12 Copies

Cover of the book Cataract City by Craig DavidsonCataract City

Craid Davidson (2013)

Cataract City opens with Duncan Diggs serving the last day of an eight-year prison term for murder. He is picked up by his childhood friend, Owen Stuckey, and driven from the Kingston Penitentiary back to their hometown of Niagara Falls, Ontario.

15 Copies

Cover of The Cat's TableThe Cat’s Table

Michael Ondaatje (2011)

In the early 1950s, an 11-year-old boy boards a huge liner bound for England. At mealtimes, he is placed at the lowly “Cat’s Table” with an eccentric group of grown-ups and two other boys. At night, the boys spy on a shackled prisoner – his crime and fate a mystery that will haunt them forever.

12 Copies

Cover of the book Crow's Landing by Brad SmithCrow’s Landing

Brad Smith (2012)

Jack-of-all-trades Virgil Cain gets tangled up in an old crime surfacing from the waters of the Hudson River, in this second novel.

15 Copies

Cover of Cutting for StoneCutting for Stone

Abraham Verghese (2009)

Born of a liaison between East and West, twins Marion and Shiva Stone grow up in an Ethiopia on the brink of revolution. Years later, as Marion works as a doctor in an overcrowded New York hospital, he discovers help form the family he had all but given up on years ago.

13 Copies

Cover of The DinnerThe Dinner

Herman Koch (2013)

An international bestseller, this is a darkly suspenseful, highly controversial tale of two families struggling to make the hardest decision of their lives – all over the course of one meal.

12 Copies

Cover of The Elegance of the HedgehogThe Elegance of the Hedgehog

Muriel Barbery (2008)

The lives of a widowed caretaker of a Paris apartment building and an extremely bright but suicidal twelve-year-old are transformed by the arrival of a new tenant from Japan.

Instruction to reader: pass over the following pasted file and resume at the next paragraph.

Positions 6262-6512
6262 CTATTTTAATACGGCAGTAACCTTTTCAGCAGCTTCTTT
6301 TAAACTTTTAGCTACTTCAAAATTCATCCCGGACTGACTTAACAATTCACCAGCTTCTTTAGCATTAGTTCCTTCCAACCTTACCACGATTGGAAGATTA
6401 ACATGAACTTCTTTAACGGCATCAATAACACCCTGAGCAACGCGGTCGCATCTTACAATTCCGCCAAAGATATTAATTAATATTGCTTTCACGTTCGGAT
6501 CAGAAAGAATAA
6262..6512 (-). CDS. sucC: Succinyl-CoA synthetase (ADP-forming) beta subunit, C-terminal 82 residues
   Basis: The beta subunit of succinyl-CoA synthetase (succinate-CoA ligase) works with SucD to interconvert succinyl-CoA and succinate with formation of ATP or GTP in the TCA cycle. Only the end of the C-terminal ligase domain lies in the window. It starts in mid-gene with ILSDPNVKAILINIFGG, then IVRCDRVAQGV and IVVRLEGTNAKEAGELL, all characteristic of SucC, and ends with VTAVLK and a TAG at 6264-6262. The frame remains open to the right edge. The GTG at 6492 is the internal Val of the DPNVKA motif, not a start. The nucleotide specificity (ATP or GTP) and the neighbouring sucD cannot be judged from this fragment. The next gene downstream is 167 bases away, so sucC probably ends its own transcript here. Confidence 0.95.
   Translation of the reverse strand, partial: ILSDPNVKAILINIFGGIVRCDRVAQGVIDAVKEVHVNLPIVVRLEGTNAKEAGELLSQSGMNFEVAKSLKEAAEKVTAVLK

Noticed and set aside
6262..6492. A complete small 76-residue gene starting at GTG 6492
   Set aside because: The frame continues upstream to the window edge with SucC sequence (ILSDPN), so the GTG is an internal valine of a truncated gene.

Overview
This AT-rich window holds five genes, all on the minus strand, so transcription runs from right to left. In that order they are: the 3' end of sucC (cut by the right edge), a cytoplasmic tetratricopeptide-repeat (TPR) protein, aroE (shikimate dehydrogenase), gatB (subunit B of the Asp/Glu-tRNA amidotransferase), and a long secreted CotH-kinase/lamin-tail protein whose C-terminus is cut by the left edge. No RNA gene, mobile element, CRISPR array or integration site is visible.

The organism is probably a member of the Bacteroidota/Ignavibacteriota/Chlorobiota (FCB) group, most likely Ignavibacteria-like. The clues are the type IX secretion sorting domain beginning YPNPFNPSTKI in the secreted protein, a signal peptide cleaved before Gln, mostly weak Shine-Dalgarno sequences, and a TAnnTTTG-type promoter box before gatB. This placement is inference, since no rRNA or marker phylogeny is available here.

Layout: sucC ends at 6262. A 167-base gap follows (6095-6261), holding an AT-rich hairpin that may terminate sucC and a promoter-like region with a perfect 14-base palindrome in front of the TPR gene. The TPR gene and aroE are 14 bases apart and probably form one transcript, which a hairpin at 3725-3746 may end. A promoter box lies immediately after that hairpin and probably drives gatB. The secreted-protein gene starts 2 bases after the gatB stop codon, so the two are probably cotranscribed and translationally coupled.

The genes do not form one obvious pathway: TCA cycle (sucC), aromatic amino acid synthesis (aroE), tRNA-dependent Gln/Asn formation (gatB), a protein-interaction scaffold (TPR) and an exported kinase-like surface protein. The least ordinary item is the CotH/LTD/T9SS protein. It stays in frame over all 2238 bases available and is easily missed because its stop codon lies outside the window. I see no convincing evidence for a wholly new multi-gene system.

12 Copies

Cover of FaunaFauna

Alissa York (2010)

A contemporary human fable that taps into the great tenderness and drama at the heart of the animal world. Edal Jones is on stress leave from her job busting smugglers of exotic pets and banned animal parts, when she discovers a modern-day sanctuary for injured souls. Handsome proprietor Guy Howell offers refuge to animals and humans alike: a half-starved hawk and a brood of orphaned raccoons; a soldier whose heart failed him during his first tour of duty; a teenage runaway and her massive black dog. Guy’s a rare kind of man—well-versed in the delicate workings of damaged beings, he might just stand a chance at capturing Edal’s heart.

14 Copies

Cover of Fifteen DogsFifteen Dogs

Andre Alexis (2015)

Andre Alexis (2015)

The gods Hermes and Apollo wonder what would happen if animals had human intelligence – and make a wager on the outcome. This leads them to grant human consciousness and language to a group of dogs overnighting at a Toronto vet­erinary clinic. Suddenly capable of more complex thought, the pack is torn between those who resist the new ways of thinking, preferring the old ‘dog’ ways, and those who embrace the change. The gods watch from above as the dogs venture into their newly unfamiliar world.

15 Copies

Cover of The Free WorldThe Free World

David Bezmozgis (2011)

Follow the Krasnansky family, three generations of Russian Jews – through their journey of immigration, from Russian, through Rome, towards Canada.  A saga of great  historical scope and even greater human depth.

10 Copies

Cover image for the novel The Girl on the Train by Paula HawkinsGirl on the Train

Paula Hawkins (2015)